WASHINGTON — FEMA and its federal partners are actively coordinating the federal response to Hurricane Zeta, a late-developing storm that is taking aim for the central Gulf Coast states. According to the National Hurricane Center, Zeta is an active and dangerous storm that will produce storm surge, very heavy rain, inland flooding and river flooding. FEMA is already on the ground to support states potentially impacted by Zeta.

Support Mobilized for Response to Hurricane Zeta

  • FEMA is leaning forward with our federal, state, local and tribal partners to mobilize teams and supplies to support a state managed, locally executed response to impacts from Hurricane Zeta.
  • FEMA is still supporting survivors throughout the Gulf Coast with more than 1,300 staff supporting virtually or in person throughout southwest Louisiana and Alabama.
    • In Louisiana, FEMA has awarded more than $180 million in grants and $24 million in flood insurance claims to survivors from hurricanes Laura and Delta. The U.S. Small Business Administration also approved more than $351 million in low-interest loans to Louisiana survivors.
    • FEMA has awarded more than $51 million in assistance to individuals in Alabama and has paid more than $26 million for flood insurance claims in Alabama for Hurricane Sally. The U.S. Small Business Administration also approved more than $56.4 million in low-interest loans to Alabama survivors.

Commodities

  • FEMA has pre-staged over 5 million meals, more than 4 million liters of bottled water and 45 generators near the expected areas of Hurricane Zeta impacts.
    • Blankets, tarps, blue-roof sheeting and cots are staged and available to support affected states based on need and requests to FEMA.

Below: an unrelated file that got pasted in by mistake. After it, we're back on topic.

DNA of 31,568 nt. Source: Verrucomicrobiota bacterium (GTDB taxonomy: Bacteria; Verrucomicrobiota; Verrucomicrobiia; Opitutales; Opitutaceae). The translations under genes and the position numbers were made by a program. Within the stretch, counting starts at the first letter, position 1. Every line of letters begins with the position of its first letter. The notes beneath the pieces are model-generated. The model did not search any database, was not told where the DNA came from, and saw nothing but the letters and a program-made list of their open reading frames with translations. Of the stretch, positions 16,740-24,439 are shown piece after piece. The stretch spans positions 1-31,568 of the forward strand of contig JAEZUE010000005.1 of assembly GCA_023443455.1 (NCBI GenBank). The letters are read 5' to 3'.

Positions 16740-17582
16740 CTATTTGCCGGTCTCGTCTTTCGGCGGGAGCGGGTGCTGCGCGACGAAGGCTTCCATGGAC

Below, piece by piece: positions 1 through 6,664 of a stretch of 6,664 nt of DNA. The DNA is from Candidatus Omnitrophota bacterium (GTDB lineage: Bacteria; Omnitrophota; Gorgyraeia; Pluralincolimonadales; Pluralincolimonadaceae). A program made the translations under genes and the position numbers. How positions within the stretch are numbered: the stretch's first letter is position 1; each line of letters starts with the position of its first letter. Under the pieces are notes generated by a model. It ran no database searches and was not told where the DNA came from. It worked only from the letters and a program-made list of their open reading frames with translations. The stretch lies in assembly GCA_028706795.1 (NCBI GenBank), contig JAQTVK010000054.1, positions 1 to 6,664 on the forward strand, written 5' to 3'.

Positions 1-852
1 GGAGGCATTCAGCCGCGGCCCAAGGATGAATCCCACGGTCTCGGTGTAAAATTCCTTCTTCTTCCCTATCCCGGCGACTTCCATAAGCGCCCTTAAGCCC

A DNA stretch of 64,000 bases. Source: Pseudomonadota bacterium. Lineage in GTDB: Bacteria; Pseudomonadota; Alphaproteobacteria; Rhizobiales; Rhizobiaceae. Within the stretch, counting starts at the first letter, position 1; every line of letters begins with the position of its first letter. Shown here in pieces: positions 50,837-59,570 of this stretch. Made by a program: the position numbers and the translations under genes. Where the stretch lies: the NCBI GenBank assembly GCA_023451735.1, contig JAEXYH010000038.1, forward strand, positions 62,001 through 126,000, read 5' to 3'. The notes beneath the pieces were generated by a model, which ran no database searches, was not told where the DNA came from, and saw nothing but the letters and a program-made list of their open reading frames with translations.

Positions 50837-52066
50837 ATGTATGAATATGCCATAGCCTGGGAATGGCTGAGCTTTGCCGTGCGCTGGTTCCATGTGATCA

• Shuttle drivers and empty trailers are onsite where these commodities are staged and ready for transport to fulfill state requests.

Personnel Deployed

  • A Region 4 Incident Management Assistance Teams (IMAT) is enroute to Mississippi’s Emergency Operations Center.
  • Additional IMATs are available to deploy in response to Hurricane Zeta, as needed.
  • Mobile Emergency Operations Vehicles are standing by to support regions 4 and 6 to provide emergency communication capabilities for federal resources, if needed.

Key Messages

  • Anyone in the forecast path of the storm should complete final preparations as soon as possible.
  • Hurricane Zeta will affect areas already impacted by other hurricanes, further increasing the threat of dangerous flooding. Flooding from a previous storm could be worsened with additional rainfall from this storm system.
  • If you’re in the storm’s predicted path, focus on storm impacts such as storm surge, rain, wind and tornadoes more than the exact track of the storm.
  • Every storm is different, so even if you have experienced a hurricane, or been under a hurricane warning this year it’s important to monitor your local news for updates and directions provided by local officials and heed local evacuation orders.
  • FEMA adapted its plans to the realities of responding during the COVID-19 pandemic to ensure we can serve Americans while protecting their safety and that of FEMA employees.